WASHINGTON — Chastened by the Democratic Senate loss in Massachusetts, President Barack Obama and congressional allies signaled Wednesday they may try to scale back his sweeping health care overhaul in an effort to at least keep parts of it alive. A simpler, less ambitious bill emerged as an alternative only hours after the loss of the party’s crucial 60th Senate seat forced the Democrats to slow their all-out drive to pass Obama’s signature legislation despite fierce Republican opposition. The White House is still hoping the House can pass the Senate bill in a quick strike, but Democrats are now considering other options.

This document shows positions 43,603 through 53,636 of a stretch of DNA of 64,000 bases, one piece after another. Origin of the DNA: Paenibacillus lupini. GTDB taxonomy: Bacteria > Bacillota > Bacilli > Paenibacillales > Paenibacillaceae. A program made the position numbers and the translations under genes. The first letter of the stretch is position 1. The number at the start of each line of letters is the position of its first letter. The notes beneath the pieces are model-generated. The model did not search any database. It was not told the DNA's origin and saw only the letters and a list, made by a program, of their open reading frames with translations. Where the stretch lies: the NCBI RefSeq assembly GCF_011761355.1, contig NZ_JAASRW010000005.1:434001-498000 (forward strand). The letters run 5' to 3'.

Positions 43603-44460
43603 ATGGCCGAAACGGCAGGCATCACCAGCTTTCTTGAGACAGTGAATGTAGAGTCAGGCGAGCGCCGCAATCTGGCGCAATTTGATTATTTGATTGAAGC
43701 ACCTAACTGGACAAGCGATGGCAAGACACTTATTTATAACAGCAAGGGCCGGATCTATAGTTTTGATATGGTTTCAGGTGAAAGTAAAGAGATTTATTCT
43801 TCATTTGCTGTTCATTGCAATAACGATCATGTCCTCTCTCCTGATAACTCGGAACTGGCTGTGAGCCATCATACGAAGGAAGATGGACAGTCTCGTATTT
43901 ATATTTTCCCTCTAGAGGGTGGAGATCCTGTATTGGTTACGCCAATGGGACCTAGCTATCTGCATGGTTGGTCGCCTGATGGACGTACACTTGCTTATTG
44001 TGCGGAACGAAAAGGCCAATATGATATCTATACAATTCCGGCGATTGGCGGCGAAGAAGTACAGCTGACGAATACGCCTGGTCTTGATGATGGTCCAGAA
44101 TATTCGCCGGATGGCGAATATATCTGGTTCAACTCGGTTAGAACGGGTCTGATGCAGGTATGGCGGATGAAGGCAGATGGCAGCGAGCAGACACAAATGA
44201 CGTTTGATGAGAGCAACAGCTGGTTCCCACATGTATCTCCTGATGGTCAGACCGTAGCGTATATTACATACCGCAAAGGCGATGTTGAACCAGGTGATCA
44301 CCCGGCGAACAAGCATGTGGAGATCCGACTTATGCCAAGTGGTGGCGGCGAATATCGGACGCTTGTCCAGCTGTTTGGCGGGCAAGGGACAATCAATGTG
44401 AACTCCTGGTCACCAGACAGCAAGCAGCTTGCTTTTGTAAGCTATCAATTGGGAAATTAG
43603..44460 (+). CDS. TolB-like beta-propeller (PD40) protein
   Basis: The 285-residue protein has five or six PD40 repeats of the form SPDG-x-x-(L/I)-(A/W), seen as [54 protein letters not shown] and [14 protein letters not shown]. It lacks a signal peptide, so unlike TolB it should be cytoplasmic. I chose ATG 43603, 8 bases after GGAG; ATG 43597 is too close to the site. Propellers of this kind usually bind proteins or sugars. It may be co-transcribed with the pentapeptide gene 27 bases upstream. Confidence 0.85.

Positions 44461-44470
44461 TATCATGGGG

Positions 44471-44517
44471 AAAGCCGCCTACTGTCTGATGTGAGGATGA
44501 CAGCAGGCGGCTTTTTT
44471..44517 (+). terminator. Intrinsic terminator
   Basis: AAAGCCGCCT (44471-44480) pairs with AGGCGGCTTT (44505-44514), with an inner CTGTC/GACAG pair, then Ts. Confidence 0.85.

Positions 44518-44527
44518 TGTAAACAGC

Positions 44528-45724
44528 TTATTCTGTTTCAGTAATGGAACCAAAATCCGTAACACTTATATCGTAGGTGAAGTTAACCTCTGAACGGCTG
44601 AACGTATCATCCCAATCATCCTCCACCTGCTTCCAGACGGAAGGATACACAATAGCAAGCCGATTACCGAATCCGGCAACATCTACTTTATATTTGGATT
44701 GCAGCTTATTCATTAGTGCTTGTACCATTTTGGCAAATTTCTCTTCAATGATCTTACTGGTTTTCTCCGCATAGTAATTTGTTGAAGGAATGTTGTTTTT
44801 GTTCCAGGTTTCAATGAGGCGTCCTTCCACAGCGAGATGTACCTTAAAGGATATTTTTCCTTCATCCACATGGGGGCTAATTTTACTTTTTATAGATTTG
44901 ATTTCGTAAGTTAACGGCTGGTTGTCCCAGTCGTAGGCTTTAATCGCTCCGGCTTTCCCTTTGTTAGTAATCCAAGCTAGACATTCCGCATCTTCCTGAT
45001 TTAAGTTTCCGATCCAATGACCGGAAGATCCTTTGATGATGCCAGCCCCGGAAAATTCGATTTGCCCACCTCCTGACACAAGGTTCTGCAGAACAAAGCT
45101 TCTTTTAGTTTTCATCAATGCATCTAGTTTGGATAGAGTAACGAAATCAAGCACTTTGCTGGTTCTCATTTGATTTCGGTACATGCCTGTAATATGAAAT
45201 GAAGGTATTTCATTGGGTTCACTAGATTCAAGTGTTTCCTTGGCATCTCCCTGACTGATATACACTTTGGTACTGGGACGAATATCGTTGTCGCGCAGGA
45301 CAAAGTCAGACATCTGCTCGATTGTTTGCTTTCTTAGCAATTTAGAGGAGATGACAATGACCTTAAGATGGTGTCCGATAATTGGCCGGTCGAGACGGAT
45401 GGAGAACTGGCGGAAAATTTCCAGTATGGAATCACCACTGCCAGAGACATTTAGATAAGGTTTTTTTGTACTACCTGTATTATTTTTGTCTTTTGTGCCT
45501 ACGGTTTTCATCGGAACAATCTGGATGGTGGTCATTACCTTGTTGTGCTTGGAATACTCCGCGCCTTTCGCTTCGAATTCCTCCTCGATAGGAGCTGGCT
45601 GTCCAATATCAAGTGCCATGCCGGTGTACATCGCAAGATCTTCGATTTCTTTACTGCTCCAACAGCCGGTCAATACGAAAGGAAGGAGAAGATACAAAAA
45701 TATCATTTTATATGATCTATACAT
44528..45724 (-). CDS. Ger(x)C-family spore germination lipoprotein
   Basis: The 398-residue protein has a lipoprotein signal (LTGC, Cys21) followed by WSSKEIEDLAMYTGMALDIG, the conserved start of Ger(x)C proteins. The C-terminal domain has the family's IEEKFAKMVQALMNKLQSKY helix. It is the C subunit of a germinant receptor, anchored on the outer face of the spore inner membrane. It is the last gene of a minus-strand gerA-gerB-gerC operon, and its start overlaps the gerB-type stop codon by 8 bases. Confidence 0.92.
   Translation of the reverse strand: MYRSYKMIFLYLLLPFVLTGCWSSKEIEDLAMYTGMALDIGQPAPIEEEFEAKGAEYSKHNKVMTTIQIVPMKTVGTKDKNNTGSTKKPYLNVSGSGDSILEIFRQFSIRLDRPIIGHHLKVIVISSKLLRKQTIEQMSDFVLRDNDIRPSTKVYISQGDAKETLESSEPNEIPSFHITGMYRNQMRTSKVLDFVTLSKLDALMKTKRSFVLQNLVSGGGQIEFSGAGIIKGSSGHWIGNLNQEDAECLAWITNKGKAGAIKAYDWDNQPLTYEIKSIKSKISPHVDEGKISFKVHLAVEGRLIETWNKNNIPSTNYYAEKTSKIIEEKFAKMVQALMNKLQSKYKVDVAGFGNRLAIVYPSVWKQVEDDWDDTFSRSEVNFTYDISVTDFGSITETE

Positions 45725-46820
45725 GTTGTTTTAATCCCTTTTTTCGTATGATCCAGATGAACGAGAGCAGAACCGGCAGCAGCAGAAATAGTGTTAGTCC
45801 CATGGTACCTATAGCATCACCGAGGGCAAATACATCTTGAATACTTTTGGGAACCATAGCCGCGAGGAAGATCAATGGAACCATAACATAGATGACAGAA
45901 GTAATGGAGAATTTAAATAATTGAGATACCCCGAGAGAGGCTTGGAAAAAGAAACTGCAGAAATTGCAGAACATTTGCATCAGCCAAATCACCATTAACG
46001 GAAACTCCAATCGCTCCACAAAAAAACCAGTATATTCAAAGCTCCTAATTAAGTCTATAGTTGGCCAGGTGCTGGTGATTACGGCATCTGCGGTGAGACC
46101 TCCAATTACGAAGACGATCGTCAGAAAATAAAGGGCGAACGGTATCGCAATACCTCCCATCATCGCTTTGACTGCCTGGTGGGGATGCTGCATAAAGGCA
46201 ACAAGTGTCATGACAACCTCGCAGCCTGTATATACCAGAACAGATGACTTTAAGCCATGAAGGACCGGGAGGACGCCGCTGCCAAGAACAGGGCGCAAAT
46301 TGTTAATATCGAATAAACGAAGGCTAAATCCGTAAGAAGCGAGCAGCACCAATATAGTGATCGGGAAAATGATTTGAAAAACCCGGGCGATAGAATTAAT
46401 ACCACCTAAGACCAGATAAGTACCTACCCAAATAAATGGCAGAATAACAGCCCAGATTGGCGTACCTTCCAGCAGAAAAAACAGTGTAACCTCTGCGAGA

What is possible?No decisions have been made, lawmakers said, but they laid out a new approach that could still include these provisions: limiting the ability of insurance companies to deny coverage to people with medical problems, allowing young adults to stay on their parents’ policies, helping small businesses and low-income people pay premiums and changing Medicare to encourage payment for quality care instead of sheer volume of services. The goal of trying to cover nearly all Americans would be put off further into the future. Obama urged lawmakers not to try to jam a bill through, but scale the proposal down to what he called "those elements of the package that people agree on.” "We know that we need insurance reform, that the health insurance companies are taking advantage of people,” the president said in an interview with ABC News. "We know that we have to have some form of cost containment because if we don’t then our budgets are going to blow up. And we know that small businesses are going to need help,” he said. One potential Republican convert for health care legislation remained an enigma. Sen. Olympia Snowe of Maine, who has been in regular contact with Obama, roundly criticized the Democrats’ hard push to pass their bill. But she would not rule out voting for something in the end. Asked if the Democratic bills are dead, Snowe responded: "I never say anything is dead, but clearly I think they have to revisit the entire issue.” Some Democrats weren’t ready for that, despite the president’s new words. One option, still alive and stirring strong emotions, called for the House to quickly pass the Senate version of the broader bill — simply accepting it and therefore bypassing the Senate problem created by the loss of the Massachusetts seat to Republican Scott Brown. But that appeared to be losing favor. "That’s a bitter pill for the House to swallow,” said the No. 2 Senate Democrat, Dick Durbin of Illinois. "Full speed ahead is off the table,” said Rep. Earl Pomeroy, a moderate Democrat from North Dakota. "We are still very much in the exercise of drawing meaning from the public disquiet.” Nevertheless, the quick approach remained on the table, despite some House members’ deep misgivings. In fact, administration officials were working behind the scenes on that idea, which would be the fastest and cleanest route to getting a bill to Obama, said a senior administration official, who spoke on condition of anonymity to more freely describe private talks. House Speaker Nancy Pelosi and other Democratic leaders were gauging support for the idea among liberals and moderates. The initial reaction was not encouraging. "If you ran that Senate bill right now on the House floor, I’ll bet you would not get 100 votes for it,” said Rep. Bart Stupak, D-Mich. It takes 218 votes to pass legislation. A majority of House Democrats oppose a tax on high-cost insurance plans in the Senate bill that unions see as a direct hit on their members. Stupak and other abortion opponents, backed by Catholic bishops, say the Senate bill falls short in restricting taxpayer dollars for abortion. Trying to push the Senate bill through would be a desperate ploy seen as such by voters, said Sen. John McCain, R-Ariz., Obama’s 2008 presidential rival. "If they try to jam it through the House, they’ll pay a very heavy price.” As the day wore on, those urging moderation seemed to be winning the argument. "We’re not going to rush into anything,” said Senate Majority Leader Harry Reid, D-Nev. "We will wait until the new senator arrives.”